Whirlwind adventure in the Wonderland of Classical Music
Much of this blog has been dedicated to the quest to define what is new classical music - not that it is an obtainable goal, as music is, and should be, ever changing. This goal is rather like Alice's trip into Wonderland, every turn seems to open completely new unimaginable worlds that don't seem to make sense with what's gone on before. I've talked about composers incorporating jazz and pop (or folk) into their compositions, about the use of new instruments and sounds and about the audience's reaction to new pieces - as I feel the audience is an integral part of music (in firm disagreement with Milton Babbitt). Through all of this exploration I have tried to make sense (for myself) as to what kind of music I should be writing - all the while falling farther and farther down the rabbit hole.
What is new Classical Music? Do I need to embrace the atonal world of serialism, the brain intensity dementions of new complexity or meander through the sonic-scapes of musique accousmatique? Isn't there a potion that will make it all normal again?
Then I came across this (actually, my wife found the article and pointed me toward it). It seems that in 1976, David Del Tredici premiered a piece, "Final Alice." David was (at the time) a proud, prominant member of the avant-gard composers, and yet, "Final Alice" is a blantantly Neo-romantic piece. The piece broke away from the twelve tone serialism and freed future composers to express themselves in new ways, using old tools.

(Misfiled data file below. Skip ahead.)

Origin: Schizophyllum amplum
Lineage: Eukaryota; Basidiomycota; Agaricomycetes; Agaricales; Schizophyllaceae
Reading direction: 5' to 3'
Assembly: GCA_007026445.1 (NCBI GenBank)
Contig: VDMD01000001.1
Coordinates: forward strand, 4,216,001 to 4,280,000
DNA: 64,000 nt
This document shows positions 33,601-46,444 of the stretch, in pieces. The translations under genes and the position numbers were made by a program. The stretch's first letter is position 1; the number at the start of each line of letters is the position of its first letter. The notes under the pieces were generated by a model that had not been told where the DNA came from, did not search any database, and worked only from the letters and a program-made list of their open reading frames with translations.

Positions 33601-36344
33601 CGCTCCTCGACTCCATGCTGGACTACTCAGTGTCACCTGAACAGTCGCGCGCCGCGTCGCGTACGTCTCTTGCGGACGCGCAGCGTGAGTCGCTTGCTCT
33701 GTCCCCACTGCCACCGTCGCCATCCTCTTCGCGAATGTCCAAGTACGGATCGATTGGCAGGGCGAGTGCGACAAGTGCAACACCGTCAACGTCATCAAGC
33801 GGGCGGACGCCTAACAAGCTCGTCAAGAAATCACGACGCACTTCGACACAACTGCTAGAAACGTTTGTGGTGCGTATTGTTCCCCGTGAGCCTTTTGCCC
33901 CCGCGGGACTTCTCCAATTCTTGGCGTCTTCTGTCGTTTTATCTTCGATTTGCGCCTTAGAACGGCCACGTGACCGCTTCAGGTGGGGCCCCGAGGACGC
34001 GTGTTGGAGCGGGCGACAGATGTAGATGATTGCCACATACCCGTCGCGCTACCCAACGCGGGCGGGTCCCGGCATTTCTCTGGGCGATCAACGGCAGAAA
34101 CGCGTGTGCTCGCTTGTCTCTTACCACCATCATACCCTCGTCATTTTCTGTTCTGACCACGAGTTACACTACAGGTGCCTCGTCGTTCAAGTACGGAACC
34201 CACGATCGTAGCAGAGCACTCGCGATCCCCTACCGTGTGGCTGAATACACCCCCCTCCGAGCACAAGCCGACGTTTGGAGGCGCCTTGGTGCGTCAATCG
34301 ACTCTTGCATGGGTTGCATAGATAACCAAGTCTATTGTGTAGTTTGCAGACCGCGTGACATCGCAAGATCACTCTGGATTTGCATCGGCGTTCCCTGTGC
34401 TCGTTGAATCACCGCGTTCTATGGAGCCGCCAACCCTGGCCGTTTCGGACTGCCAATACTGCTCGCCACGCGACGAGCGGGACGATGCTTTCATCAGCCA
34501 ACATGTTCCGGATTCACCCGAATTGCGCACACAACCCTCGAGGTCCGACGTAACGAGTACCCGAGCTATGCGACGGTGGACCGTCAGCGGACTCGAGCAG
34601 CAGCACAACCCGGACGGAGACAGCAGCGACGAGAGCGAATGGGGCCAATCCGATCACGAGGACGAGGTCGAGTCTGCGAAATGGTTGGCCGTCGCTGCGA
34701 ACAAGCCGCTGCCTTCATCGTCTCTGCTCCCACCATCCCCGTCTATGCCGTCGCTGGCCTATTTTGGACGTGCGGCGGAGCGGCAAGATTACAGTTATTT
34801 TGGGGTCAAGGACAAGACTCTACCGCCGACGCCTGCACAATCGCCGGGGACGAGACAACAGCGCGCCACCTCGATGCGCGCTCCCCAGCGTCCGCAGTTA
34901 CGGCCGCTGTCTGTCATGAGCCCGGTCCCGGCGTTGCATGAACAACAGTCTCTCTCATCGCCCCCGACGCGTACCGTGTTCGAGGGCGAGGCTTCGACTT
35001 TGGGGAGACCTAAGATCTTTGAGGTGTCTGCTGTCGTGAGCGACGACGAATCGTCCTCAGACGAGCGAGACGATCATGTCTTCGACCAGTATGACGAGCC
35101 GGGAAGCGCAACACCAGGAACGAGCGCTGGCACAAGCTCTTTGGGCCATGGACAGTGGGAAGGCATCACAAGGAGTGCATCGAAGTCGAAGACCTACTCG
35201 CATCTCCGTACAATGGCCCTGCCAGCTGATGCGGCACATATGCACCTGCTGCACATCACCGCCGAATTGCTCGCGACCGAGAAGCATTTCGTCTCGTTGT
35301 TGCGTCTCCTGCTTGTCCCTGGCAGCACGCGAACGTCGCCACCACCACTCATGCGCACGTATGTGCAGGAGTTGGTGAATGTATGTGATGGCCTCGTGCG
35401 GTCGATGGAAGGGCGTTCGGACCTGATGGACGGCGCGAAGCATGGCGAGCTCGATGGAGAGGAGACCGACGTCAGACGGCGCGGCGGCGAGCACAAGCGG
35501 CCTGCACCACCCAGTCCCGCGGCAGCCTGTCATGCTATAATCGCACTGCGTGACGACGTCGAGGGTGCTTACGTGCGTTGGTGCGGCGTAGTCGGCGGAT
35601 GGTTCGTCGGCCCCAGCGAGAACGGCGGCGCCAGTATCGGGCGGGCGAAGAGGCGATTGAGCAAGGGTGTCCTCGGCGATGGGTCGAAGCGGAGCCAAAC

"Final Alice" is a bizarre mix and yet very tonal. "In Memory of a Summer Day" is tonal as well, and yet garnered David a Pulitzer Prize. Even his latest work "Paul Revere's Ride" is tonal with a fugue and a choral. While it has elements that make it a very new work, there are also elements of it that could easily have been written by Benjamin Brittan 50 years ago (echos of Peter Grimes).
As I embark on my own career, presenting a new opera piece in June, I don't want to be Neo-classical, slushy or overly romantic in my music - but I have to admit I am pretty firmly rooted in the tonal world. Yet, I want to say something new - and yet, still feel a strong pull from the tonal world. I am beginning to open doors from rock legends (see previous post), embrace the decorative style of urban artists and lounge in the easy chair of jazz greats. This style may not be wholly new, but rather a collaboration of many elements of my past, as if looking into the glass and seeing myself in a new light. So, I guess I owe a Thanks to David Del Tredici for changing the worlds impression of what Classical Music must be, to what it can be.